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West Nile Virus, Greece | CDC EID

EID Journal Home > Volume 17, Number 5–May 2011

Volume 17, Number 5–May 2011
Genetic Characterization of West Nile Virus Lineage 2, Greece, 2010
Anna Papa, Tamás Bakonyi, Kyriaki Xanthopoulou, Ana Vázquez, Antonio Tenorio, and Norbert Nowotny

Author affiliations: Aristotle University, Thessaloniki, Greece (A. Papa, K. Xanthopoulou); Faculty of Veterinary Science, Budapest, Hungary (T. Bakonyi); University of Veterinary Medicine, Vienna, Austria (T. Bakonyi, N. Nowotny); and Instituto de Salud Carlos III, Majadahonda, Spain (A. Vázquez, A. Tenorio)

Suggested citation for this article

We conducted a complete genome analysis of a West Nile virus detected in Culex pipiens mosquitoes during a severe outbreak of human West Nile disease in Greece 2010. The virus showed closest genetic relationship to the lineage 2 strain that emerged in Hungary in 2004; increased virulence may be associated with amino acid substitution H249P.

West Nile virus (WNV) is a flavivirus maintained in an enzootic cycle between bird amplifying hosts and ornithophilic mosquito vectors, mainly Culex species; humans, horses, and other mammals are incidental hosts. Although most human WNV infections remain subclinical, febrile illness develops in ≈20% of infected persons and neuroinvasive disease in <1%. Severe disease is more frequent among the elderly and immunocompromised (1). WNV strains are classified into at least 7 putative genetic lineages (2). Lineage 1 strains are the most widespread, found in Africa, Europe, Asia, Australasia ("Kunjin virus"), and America, while lineage 2 strains are mainly distributed in sub-Saharan Africa and Madagascar. WNV of proposed lineage 3 ("Rabensburg virus") is circulating in certain Culex and Aedes species mosquitoes in southern Moravia, Czech Republic, close to the Austrian border, without recognized pathogenicity for mammals (3). Strain LEIV-Krns88-190, isolated from Dermacentor marginatus ticks from the Caucasus represents proposed lineage 4 of WNV. A new lineage, lineage 5, has been proposed for Indian isolates previously comprising lineage 1c, and a reclassification as lineage 6 has been proposed for the Sarawak Kunjin virus strain, which is markedly different from the other Kunjin viruses. Furthermore, a seventh lineage has been suggested for the African Koutango virus, which is closely related to WNV (2), and an eighth lineage has been proposed on the basis of WNV sequences detected in Cx. pipiens mosquitoes captured in southern Spain in summer 2006 (4). WNV strains differ considerably in virulence and neuroinvasiveness. Since neuroinvasive isolates mainly belonged to lineage 1, lineage 2 strains were previously considered to be less virulent. Recent studies, however, indicate that several highly virulent and neuroinvasive strains of lineage 2 WNV were detected in southern Africa (5). Until 2004, only lineage 1 and 3 WNV strains had been found in Europe. A lineage 2 strain emerged in 2004 in Hungary in birds of prey (6), which established itself in the region and exhibited explosive geographic spread in 2008 throughout Hungary and into eastern Austria. Besides deaths in birds and domesticated mammals, human neurologic WNV cases have been diagnosed in the affected regions during the epidemic seasons since 2004. However, the human cases of WNV neuroinvasive disease have been comparatively rare and rather mild with no deaths. In Greece, where WNV cases had not previously been reported, a 2007 study, conducted in an area near a delta where 4 rivers enter the Aegean Sea, 4 (1%) of 392 persons exhibited neutralizing WNV antibodies, 2 with high titers. These findings suggested that WNV, or an antigenically closely related flavivirus, circulates, at least locally, in rural areas in Greece (7). This area was the focus of a large WNV outbreak in summer–autumn 2010 (8). Up to October 4, 2010, a total of 191 neuroinvasive human cases have been laboratory diagnosed, with 32 deaths, all in elderly patients. Soon after the first human cases were recognized, mosquitoes were trapped at the sites where the cases occurred and tested for WNV. One pool, consisting of 50 Cx. pipiens mosquitoes, trapped during the night of August 10, 2010, in Nea Santa (40.84194°N, 22.91499°E), a village 30 km northeast of Thessaloniki, was found to be positive for WNV RNA by reverse transcription–PCR. Sequencing of a 146-nt fragment of the nonstructural protein 5 (NS5) gene gave the first evidence that the virus belongs to lineage 2, and that it is highly similar to the strain that emerged in Hungary in 2004 and to isolates from fatal human and animal cases in South Africa (9). The purpose of this study was to establish the complete genomic sequence of the WNV identified in a pool of mosquitoes trapped at the site of an ongoing West Nile disease epidemic in humans, and investigate it for potential (neuro)virulence/pathogenicity markers. full-text: West Nile Virus, Greece | CDC EID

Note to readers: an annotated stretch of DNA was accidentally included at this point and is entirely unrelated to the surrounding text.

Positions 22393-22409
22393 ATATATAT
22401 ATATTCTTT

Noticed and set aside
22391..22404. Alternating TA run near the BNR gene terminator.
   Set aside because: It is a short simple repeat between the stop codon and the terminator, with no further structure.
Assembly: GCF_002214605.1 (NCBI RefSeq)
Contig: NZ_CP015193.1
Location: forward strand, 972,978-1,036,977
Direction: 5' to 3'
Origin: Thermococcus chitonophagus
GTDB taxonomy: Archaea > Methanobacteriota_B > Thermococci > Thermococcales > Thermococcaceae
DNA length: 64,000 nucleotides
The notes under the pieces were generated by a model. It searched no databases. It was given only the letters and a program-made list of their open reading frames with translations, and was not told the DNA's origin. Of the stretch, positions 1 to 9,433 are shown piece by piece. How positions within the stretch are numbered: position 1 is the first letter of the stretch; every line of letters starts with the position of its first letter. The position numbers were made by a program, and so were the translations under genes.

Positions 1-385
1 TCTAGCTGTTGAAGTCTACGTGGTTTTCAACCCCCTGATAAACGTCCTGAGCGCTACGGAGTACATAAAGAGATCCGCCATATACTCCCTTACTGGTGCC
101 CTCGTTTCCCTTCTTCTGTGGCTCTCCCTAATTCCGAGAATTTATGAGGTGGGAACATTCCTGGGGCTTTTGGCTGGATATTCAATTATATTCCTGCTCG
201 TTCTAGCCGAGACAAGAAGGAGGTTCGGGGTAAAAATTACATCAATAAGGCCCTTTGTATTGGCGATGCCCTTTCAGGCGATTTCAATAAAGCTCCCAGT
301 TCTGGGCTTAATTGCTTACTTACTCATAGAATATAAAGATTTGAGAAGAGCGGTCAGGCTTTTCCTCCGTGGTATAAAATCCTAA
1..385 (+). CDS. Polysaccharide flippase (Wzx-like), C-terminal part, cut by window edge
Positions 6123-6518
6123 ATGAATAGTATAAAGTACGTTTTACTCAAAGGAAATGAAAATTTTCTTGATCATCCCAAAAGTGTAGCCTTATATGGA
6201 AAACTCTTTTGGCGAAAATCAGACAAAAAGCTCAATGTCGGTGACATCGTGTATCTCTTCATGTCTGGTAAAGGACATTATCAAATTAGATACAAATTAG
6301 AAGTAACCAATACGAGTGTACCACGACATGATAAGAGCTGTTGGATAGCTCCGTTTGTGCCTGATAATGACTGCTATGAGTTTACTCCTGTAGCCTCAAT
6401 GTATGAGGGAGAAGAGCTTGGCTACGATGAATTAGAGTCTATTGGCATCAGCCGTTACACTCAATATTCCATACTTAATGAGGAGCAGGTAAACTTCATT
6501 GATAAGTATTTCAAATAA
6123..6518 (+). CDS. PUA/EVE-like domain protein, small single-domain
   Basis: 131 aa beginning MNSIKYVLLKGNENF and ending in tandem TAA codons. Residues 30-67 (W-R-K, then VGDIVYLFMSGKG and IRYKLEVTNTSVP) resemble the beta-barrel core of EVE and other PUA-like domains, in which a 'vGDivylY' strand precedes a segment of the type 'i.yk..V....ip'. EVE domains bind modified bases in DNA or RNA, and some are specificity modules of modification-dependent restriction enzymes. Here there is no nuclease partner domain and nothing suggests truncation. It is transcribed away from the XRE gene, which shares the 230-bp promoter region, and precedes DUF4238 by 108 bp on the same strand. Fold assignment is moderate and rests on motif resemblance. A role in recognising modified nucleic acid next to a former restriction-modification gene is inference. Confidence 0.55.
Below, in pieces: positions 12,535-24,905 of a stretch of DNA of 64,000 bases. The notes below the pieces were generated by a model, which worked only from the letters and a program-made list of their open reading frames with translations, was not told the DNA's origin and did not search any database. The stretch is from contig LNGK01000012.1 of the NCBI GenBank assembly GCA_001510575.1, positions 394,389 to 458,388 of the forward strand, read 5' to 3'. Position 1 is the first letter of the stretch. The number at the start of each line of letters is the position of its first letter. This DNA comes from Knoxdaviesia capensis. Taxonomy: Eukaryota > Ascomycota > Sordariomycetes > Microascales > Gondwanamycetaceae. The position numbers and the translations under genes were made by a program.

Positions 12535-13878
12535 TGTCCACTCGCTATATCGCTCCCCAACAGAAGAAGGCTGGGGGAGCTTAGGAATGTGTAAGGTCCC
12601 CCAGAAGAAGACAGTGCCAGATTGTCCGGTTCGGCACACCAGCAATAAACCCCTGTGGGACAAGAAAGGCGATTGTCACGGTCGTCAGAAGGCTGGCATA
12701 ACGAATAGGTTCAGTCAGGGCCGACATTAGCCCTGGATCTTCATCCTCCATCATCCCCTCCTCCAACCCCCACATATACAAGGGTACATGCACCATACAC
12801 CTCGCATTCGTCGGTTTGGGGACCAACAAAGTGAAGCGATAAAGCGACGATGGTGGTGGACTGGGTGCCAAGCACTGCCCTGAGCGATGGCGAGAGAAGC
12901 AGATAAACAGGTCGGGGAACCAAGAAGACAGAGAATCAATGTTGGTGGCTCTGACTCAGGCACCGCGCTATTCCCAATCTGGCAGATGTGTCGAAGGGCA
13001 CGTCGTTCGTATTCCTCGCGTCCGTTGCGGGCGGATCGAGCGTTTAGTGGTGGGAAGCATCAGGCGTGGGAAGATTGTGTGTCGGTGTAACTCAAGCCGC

Suggested Citation for this Article
Papa A, Bakonyi T, Xanthopoulou K, Vázquez A, Tenorio A, Nowotny N. Genetic characterization of West Nile virus lineage 2, Greece, 2010. Emerg Infect Dis [serial on the Internet]. 2011 May [date cited].


DOI: 10.3201/eid1705.101759

Comments to the Authors
Please use the form below to submit correspondence to the authors or contact them at the following address:

Norbert Nowotny, Zoonoses and Emerging Infections Group, Clinical Virology, Department of Pathobiology, University of Veterinary Medicine, Vienna, Veterinärplatz 1, A-1210 Vienna, Austria
; email: norbert.nowotny@vetmeduni.ac.at

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